Maybe you’re a student getting back to the grind of early-morning lectures and 78-square-foot accommodations. Maybe you’re a west-end artsy type who hasn’t quite broken through with those rotten-gourd wind-chime installations. Maybe you’re just hella cheap. Whatever your station in life, you’re still going to need certain basic provisions: food to eat, booze to chug, sweet stuff for your pad, and serious fun to distract you from that looming midterm (or from your artistic failure). In the following pages, we’ll steer you towards all those provisions—and show you how to stretch one roasted chicken over five tasty nights, where to find the best curbside scores, and how to get your ass back to York after last call in Parkdale. Also here: a selection of decent laundromats. Because broke ain’t nothing but a state of mind—unless you smell like a hobo.
Squirly’s Bar & Grill
This stalwart has no shortage of thrifty craft brews (all pints around $6), affordable mixed drinks ($4.70 for singles, add $2.50 for doubles), and daily specials. Your best bet, however, is the double Caesar ($8, $7 during weekend brunch), a terrific concoction loaded with Worcestershire sauce, horseradish, and two generous shots of vodka.
807 Queen St. W., 416-703-0574.
Looking for a classy night out without breaking the bank? Head to this Queen East bistro on Sundays and Mondays: There’s free corkage, meaning you can pair your fave $8 vintage with the affordable prix fixe meal ($35 for three courses).
782 Queen St. E., 416-519-1851.
This large Queen West watering hole (with an equally impressive patio) is the ideal place to imbibe while waiting for a table at one of Parkdale’s red-hot restaurants. Killing time is made infinitely easier by the Rhino’s extensive beer list—over 20 draft options (the majority local) and hundreds of bottles (some as cheap as $3.75). Best of all, servers are good about settling up quick when your table becomes available across the street.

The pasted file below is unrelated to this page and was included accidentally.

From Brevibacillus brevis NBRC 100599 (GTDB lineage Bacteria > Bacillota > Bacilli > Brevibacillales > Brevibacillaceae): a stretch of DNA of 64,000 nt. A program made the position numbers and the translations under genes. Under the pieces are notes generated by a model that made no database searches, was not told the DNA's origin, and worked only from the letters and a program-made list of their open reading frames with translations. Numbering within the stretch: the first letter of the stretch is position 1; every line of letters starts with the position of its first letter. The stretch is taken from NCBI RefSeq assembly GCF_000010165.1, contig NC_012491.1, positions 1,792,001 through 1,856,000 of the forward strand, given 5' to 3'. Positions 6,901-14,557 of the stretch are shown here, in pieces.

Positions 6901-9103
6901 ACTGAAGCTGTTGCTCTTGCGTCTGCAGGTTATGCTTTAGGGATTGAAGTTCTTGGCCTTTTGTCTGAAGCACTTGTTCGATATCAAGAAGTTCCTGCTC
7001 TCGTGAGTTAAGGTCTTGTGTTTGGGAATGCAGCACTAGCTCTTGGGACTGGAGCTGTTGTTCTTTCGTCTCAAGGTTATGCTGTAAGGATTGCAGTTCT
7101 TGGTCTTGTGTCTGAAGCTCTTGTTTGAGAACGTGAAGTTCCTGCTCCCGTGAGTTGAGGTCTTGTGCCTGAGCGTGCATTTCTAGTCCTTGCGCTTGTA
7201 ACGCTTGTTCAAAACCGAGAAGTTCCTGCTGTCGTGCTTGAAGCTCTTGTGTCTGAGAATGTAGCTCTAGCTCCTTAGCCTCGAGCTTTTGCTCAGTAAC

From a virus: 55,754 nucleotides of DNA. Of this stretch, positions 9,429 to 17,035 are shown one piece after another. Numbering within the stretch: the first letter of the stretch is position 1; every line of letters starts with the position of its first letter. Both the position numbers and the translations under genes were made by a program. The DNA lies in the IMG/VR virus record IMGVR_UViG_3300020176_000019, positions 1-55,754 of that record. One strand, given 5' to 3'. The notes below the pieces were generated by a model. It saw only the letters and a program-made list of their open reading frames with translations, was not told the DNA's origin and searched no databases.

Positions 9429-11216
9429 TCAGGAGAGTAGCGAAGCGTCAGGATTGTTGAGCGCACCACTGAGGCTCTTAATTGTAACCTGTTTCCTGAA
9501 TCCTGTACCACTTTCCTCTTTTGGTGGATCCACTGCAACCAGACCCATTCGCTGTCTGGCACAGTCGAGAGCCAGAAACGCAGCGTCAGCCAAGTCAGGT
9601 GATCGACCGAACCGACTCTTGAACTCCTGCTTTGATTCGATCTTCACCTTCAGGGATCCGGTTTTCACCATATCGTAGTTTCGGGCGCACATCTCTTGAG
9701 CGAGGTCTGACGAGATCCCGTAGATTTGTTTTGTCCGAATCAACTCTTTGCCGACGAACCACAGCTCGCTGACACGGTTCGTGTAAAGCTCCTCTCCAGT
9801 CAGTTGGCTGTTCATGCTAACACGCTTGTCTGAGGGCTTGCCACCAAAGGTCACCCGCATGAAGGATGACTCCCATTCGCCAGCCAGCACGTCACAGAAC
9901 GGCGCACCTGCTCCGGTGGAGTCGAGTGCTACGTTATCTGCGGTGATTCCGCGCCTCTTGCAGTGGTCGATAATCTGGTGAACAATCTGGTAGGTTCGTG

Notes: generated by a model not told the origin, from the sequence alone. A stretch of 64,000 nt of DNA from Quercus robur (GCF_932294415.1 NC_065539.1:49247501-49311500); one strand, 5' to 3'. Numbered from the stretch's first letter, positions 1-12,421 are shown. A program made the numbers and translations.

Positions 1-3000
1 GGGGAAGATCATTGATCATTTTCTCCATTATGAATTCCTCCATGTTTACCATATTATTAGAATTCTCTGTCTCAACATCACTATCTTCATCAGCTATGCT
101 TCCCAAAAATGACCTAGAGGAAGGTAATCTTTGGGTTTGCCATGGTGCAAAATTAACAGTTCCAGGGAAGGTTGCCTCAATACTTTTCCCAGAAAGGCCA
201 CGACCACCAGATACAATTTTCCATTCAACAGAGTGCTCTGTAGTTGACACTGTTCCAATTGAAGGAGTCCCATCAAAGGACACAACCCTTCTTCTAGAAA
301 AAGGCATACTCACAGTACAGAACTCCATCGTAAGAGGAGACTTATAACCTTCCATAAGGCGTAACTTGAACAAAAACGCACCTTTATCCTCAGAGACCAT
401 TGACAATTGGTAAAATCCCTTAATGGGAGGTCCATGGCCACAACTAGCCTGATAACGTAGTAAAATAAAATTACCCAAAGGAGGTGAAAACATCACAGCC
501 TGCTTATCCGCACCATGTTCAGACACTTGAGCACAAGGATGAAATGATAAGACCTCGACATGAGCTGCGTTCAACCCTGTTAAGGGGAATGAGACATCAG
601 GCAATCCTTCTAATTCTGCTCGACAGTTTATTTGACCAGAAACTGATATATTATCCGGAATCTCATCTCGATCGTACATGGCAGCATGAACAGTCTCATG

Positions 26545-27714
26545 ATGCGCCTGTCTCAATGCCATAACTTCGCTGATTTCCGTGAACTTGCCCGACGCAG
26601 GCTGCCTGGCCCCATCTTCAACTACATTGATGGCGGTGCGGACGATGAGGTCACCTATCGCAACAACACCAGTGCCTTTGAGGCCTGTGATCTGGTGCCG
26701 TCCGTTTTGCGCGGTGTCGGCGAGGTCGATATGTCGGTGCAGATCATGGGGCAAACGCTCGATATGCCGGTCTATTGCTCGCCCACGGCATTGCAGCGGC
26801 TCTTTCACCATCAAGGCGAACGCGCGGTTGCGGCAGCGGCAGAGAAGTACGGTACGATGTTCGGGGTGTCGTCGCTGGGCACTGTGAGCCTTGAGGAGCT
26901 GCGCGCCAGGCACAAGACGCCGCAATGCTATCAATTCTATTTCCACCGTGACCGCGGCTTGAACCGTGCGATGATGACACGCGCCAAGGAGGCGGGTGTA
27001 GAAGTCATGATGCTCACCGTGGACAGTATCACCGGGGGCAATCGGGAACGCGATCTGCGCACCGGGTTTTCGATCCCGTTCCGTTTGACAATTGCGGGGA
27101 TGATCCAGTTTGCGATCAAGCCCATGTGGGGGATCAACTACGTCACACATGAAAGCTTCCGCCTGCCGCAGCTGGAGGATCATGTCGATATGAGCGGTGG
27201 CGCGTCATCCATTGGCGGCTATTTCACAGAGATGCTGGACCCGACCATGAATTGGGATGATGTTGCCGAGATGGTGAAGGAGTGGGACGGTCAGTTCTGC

1249 Queen St. W., 416-535-8089.
One of the last true dives downtown, Wide Open may be lacking in ambience, friendliness, and general good vibes, but it’s famous for its daily drink specials for good reason. Throughout the week, pitchers of beer run as low as 10 bucks, bottles dip down to $3 each, and mixed drinks bottom out at $2.50.
139A Spadina Ave., 416-727-5411.
Owl of Minerva
If you’re boozing in the Annex, chances are you’ll end up here for some late-night nosh. An order of the spicy, hangover-preventing pork-bone soup and four bottles of beer will set you back about $25—and if you’re feeling really ambitious, trade those beers in for a bottle of soju, a vodka-like Korean spirit strong enough to strip paint.
700 Bloor St. W., 416-538-3030.
W Burger Bar
A College Park burger joint may not seem like a natural choice for cheap libations, but the W is near both U of T and Ryerson campuses and has fishbowls, spiked milkshakes, and pitchers of PBR for $10 (and the burgers aren’t half bad, either).
10 College St., 416-961-2227.
Pour Boy Pub
With two floors of space, a large front patio, and a colourful mural of college-crowd idols Hendrix and Dylan, this Koreatown local has long attracted student hordes, drawn in as much by the convivial atmosphere as the cheap drinks. How cheap? Pitchers of sangria cost $17, seasonal cocktails are $6.50, and pints and bar rail go for $5.
666 Manning Ave., 647-343-7969.
This Riverside gastropub is celebrated as a budget-conscious boozer’s paradise, offering not just one but two happy hours. From 4–7 p.m. and 10 p.m. to midnight every day, all pints, premium bar rail, and glasses of house wine are just $5.75 (taxes in). Be sure to start the night off right with a few $2.75 Jäger shots.
696 Queen St. E., 416-406-2669.
Though perhaps better known for its leafy, picnic bench–packed back patio and cheap, tasty Portuguese fare, Bairrada is a great place to waste away school off-hours, thanks to $5 cocktails and domestic pints. And if all that drinking brings on an appetite, the restaurant offers a pig roast every Wednesday, giving small plates of the succulent pig away to patio patrons for free.
1000 College St., 416-539-8239.
The Red Light
No matter how cool and ironic you are—and nearly everyone at The Red Light is plenty cool and ironic—you still appreciate a decent tallboy deal, like big cans of PBR for $5. Want to start drinking like an adult? The bar also has a great bourbon selection, with on-the-rocks offerings priced under $10.